Resolution for 2014: Read one commentator a week you disagree with

Could a willingness to read more widely and deeply make Americans more open to each other, more willing to embrace difference?

John Amis/AP
Alice Walker is one of the writers reporter Danny Heitman has chosen to read in his effort to open himself up to points of view that contradict his own.

Two years ago, I published a Christian Science Monitor op-ed encouraging my fellow Americans to embrace a New Year’s resolution aimed at making the political culture a happier place.

My suggestion was simple: In the coming 12 months, at least once a week,read a political commentator with whom you disagree. If you’re a liberal, give a conservative writer a few moments of your time, and if you’re conservative, give a commentator to your political left a quiet hearing. My hope was that this small exercise in even-handedness might help bridge the country’s partisan divide.

My essay took on a life of its own, leading to lots of e-mails and a few talk show appearances, including a guest slot on National Public Radio.

A teacher from a solidly liberal neighborhood in Boston called to say that he’d try my resolution on his students, none of whom could imagine having anything good to say about the recent presidency of George W. Bush. I chuckled at that observation, since it seemed the mirror opposite of my own experience in my red-state Louisiana home where President Barack Obama, rather than Bush, has been the polarizing figure.

I’m now approaching my second New Year’s Day since my modest proposal went public and, as any casual observer of the news cycle knows, the country seems as politically divided as ever. But I’m continuing to try, in my own small way, to practice what I preach, keeping company with political voices that don’t naturally align with my own.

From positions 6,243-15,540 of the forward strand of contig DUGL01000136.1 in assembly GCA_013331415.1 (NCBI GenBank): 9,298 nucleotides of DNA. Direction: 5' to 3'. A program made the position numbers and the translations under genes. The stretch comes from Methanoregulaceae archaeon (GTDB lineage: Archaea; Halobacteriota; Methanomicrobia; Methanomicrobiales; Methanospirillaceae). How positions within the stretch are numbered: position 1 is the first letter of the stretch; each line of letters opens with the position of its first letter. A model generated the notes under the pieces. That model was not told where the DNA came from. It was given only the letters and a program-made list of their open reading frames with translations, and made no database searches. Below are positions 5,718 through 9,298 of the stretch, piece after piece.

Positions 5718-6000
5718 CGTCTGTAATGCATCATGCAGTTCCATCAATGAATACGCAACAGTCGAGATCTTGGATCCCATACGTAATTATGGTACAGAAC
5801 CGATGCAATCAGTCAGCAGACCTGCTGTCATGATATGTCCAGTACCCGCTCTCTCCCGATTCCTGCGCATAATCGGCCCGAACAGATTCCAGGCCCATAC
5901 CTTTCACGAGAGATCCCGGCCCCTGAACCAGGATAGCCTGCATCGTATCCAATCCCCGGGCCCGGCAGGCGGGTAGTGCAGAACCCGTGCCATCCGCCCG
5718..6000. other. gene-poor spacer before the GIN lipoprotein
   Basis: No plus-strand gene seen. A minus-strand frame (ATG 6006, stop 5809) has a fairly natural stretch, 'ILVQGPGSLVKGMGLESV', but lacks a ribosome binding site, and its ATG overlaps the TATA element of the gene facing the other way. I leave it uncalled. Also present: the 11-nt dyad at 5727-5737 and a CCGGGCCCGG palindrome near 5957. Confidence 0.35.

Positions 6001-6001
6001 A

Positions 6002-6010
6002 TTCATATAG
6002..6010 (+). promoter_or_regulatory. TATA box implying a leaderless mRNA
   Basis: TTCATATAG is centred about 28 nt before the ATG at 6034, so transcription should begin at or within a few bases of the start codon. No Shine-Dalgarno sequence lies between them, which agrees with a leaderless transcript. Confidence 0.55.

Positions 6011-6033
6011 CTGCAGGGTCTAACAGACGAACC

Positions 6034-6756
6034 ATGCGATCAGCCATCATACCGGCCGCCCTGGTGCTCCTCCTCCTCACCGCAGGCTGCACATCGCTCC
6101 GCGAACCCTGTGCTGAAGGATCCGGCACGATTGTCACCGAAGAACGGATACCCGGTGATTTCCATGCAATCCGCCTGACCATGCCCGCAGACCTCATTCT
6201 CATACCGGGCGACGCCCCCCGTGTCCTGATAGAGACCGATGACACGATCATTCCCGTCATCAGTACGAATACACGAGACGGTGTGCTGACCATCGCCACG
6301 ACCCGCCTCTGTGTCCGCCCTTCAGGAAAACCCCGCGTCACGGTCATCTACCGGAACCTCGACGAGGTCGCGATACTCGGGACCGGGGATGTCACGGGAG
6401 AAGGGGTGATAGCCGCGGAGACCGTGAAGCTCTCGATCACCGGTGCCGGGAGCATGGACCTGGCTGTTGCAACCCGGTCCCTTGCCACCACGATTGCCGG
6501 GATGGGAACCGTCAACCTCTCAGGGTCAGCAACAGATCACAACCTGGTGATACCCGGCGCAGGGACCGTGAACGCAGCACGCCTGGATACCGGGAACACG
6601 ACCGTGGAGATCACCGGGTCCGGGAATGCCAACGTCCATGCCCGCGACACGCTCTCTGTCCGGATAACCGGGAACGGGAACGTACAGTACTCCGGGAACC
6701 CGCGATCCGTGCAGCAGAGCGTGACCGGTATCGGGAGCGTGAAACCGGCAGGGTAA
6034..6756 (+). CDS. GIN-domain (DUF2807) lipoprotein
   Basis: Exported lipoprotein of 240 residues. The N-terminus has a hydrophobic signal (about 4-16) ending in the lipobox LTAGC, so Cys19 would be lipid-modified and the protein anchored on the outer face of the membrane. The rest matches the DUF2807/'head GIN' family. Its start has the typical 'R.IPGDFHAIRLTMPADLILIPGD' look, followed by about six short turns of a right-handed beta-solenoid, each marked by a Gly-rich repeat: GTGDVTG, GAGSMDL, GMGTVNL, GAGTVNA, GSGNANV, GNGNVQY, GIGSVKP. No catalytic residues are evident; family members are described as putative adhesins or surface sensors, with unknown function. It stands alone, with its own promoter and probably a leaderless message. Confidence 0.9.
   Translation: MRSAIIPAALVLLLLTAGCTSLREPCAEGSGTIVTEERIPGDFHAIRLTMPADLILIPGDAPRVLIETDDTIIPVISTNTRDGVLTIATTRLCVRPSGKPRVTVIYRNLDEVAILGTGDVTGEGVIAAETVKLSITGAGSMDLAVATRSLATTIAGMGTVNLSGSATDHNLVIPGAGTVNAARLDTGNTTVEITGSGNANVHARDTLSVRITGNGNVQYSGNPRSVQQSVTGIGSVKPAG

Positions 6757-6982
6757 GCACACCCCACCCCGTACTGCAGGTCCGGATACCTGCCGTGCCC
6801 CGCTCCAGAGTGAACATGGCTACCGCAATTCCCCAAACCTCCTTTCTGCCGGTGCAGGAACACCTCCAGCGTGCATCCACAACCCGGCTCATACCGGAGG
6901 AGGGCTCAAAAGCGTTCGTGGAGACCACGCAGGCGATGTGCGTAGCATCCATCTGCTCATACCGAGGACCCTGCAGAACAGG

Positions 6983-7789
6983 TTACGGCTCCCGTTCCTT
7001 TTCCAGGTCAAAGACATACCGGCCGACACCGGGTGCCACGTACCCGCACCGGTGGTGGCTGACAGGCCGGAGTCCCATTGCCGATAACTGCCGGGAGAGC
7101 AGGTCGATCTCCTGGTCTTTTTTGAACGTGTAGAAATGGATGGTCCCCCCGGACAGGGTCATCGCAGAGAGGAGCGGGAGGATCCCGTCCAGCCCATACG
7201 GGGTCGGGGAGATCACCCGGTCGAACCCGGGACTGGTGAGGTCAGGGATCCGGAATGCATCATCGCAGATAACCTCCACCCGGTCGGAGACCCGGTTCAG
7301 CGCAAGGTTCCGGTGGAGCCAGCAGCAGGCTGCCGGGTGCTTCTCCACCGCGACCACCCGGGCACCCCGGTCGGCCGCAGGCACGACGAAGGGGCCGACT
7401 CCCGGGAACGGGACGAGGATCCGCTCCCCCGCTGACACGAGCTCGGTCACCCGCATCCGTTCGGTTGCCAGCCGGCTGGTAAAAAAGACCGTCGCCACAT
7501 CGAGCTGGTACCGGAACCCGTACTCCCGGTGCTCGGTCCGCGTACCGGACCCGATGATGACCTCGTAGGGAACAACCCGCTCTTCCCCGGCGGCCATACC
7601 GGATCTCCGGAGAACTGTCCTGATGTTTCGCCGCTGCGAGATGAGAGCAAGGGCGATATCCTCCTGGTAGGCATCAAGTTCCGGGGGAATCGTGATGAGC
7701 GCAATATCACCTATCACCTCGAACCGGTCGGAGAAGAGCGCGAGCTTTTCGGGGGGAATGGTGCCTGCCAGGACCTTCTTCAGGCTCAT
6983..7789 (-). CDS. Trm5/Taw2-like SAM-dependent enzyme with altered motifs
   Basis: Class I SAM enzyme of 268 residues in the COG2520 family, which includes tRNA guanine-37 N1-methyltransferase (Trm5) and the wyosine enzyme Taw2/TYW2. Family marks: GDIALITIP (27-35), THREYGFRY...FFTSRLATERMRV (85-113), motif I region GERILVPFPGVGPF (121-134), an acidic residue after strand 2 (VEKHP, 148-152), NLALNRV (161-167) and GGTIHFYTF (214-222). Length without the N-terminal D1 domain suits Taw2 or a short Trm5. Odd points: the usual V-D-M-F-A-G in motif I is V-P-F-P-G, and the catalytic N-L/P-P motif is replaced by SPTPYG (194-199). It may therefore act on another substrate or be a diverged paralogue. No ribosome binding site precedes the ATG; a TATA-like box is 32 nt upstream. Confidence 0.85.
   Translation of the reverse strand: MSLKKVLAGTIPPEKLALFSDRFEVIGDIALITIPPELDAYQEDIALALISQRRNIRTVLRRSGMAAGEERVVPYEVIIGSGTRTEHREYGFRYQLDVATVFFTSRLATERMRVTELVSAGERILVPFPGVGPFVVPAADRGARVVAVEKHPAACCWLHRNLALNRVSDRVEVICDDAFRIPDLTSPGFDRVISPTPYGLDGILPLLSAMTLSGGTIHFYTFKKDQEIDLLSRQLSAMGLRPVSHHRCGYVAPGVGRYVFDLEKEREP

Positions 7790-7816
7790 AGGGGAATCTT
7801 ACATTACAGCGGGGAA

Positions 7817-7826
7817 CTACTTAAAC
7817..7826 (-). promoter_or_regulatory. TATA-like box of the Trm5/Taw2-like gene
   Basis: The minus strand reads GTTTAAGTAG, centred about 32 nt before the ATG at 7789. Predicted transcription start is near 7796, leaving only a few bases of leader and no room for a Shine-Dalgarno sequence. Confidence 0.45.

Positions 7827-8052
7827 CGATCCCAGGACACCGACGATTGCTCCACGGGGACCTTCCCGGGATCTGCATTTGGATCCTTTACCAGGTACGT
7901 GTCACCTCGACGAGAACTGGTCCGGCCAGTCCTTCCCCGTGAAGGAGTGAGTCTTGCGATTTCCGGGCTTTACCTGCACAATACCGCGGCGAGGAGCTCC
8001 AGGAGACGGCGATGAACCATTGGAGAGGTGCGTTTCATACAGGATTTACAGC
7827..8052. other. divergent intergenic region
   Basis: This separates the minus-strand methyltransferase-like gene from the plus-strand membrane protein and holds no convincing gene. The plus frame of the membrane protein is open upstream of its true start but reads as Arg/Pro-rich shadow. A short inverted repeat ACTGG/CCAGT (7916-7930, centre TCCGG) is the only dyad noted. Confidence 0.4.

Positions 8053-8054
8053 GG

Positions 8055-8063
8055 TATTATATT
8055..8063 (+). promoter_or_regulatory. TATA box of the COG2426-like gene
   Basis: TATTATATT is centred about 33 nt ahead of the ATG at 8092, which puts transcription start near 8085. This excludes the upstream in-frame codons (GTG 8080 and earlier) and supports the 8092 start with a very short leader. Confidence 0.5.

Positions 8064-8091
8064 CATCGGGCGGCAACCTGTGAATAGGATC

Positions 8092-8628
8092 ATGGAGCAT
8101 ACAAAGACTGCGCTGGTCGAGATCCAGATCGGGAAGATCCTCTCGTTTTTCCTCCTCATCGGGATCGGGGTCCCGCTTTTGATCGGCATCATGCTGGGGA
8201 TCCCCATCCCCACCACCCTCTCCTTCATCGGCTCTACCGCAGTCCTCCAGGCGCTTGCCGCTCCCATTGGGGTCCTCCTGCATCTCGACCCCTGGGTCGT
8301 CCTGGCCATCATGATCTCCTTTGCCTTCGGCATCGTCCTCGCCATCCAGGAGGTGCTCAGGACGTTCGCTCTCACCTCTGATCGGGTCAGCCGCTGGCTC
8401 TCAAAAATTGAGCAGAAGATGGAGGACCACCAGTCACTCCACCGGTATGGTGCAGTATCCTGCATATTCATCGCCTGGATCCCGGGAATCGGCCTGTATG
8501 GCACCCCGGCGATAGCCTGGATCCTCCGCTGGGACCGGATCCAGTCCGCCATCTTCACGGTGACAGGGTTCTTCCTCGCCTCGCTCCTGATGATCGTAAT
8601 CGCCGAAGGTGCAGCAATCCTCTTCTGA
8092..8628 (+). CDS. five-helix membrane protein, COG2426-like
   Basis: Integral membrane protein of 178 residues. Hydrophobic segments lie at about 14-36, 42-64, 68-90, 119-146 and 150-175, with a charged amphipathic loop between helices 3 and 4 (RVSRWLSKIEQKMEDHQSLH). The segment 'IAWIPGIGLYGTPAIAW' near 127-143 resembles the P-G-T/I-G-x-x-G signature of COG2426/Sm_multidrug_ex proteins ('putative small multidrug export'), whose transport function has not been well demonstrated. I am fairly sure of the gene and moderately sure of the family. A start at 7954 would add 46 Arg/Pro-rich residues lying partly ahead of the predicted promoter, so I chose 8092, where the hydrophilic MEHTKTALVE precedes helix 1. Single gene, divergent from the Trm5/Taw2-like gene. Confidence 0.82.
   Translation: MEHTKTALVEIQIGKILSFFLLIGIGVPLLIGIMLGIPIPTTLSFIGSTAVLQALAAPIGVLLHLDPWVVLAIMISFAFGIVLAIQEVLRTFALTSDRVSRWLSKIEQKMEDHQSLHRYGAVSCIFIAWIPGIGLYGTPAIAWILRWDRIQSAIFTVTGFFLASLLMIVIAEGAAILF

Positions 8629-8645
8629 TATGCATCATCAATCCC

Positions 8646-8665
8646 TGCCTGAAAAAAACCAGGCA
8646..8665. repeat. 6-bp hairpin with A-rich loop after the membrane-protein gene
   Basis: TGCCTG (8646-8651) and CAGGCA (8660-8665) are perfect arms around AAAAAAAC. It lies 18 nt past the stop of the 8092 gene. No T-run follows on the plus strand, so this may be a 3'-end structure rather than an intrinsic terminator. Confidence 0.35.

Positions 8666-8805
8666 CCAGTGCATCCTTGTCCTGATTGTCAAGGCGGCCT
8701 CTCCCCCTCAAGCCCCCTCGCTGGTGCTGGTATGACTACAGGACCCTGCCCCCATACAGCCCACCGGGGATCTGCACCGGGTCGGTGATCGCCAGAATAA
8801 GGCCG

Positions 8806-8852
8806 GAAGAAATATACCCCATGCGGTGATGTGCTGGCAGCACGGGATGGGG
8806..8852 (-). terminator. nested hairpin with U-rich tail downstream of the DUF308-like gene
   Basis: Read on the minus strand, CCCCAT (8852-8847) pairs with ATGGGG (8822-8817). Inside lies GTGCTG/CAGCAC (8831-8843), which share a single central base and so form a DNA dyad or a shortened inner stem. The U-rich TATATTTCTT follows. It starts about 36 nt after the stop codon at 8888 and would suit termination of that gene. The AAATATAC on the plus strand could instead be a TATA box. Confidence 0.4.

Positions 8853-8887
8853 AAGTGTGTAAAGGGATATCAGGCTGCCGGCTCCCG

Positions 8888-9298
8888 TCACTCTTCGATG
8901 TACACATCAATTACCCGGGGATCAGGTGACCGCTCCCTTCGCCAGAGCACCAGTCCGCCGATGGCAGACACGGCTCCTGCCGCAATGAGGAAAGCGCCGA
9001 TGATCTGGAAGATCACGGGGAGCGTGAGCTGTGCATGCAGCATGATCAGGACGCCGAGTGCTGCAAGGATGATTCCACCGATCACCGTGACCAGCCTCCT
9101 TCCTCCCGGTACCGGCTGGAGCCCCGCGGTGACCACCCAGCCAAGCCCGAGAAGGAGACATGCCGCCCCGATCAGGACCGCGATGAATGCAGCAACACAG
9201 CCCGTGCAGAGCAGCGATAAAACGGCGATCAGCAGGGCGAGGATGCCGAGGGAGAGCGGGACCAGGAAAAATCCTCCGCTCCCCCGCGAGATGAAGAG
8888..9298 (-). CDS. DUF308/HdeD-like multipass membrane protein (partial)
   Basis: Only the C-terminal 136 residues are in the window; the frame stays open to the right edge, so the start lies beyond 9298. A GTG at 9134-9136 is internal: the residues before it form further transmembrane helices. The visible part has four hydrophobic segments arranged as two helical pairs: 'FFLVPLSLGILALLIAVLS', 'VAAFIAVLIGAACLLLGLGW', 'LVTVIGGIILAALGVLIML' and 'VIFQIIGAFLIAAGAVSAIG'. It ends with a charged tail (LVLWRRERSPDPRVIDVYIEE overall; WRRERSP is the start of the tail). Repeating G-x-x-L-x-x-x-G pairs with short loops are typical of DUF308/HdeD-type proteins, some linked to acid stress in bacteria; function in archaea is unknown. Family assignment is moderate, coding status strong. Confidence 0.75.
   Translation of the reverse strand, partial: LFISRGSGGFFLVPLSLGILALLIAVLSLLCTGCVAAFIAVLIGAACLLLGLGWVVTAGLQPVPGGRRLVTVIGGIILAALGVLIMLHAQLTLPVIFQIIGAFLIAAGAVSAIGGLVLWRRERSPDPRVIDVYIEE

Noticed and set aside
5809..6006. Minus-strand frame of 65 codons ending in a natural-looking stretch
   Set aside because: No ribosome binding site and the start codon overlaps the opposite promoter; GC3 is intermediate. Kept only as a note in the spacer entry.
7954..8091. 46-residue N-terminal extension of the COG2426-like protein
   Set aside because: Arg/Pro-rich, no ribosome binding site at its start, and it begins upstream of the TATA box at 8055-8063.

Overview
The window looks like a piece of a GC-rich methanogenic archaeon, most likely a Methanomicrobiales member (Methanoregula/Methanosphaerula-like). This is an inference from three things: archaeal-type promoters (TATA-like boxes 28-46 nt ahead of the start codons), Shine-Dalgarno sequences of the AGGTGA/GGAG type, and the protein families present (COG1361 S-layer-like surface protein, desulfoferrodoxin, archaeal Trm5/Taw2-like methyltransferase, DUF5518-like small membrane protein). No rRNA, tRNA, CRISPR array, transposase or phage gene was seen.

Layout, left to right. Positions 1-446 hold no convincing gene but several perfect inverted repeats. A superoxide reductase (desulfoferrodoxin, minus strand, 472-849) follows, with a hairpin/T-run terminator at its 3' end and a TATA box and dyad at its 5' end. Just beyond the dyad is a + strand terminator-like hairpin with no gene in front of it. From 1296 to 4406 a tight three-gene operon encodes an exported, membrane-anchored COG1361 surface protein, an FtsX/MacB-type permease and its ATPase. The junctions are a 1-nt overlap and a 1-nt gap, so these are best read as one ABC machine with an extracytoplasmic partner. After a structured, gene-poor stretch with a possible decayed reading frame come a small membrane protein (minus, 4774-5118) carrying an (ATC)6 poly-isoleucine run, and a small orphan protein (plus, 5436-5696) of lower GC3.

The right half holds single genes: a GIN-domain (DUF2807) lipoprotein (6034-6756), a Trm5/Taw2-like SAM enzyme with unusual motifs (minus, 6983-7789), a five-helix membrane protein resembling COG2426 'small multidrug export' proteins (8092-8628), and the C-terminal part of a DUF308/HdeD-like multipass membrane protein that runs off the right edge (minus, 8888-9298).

Although I’m supposed to be a veteran at this sort of thing, I still get as exasperated as the next guy with opinions I find wrong-headed.

Lately, for example, I’ve found myself within the pages of “The Cushion in the Road,” Alice Walker’s latest collection of commentaries, many of them inspired by her political activism. As a journalist who’s deeply troubled by any government that quashes free speech, I’ve bristled while reading Walker’s admiring reflections on former Cuban leader Fidel Castro, who has a long track record in limiting press freedoms.

Walker and I will never agree on that score, but, as I noted in my 2011 op-ed, reading opposing views doesn’t have to mean giving up your own. In fact, discourse with a rival voice can actually strengthen one’s previously held convictions. But the point is that ideas are usually made better, not worse, when they’re measured against alternatives.

That’s why I grudgingly kept reading Walker’s words. An open book, I have found, is a small gesture of tolerance in itself. The natural rhythm of reading, in which an author talks from the page – and only one voice speaks at a time – helps cultivate the practice of engaging with a perspective rather than simply trying to shout it down.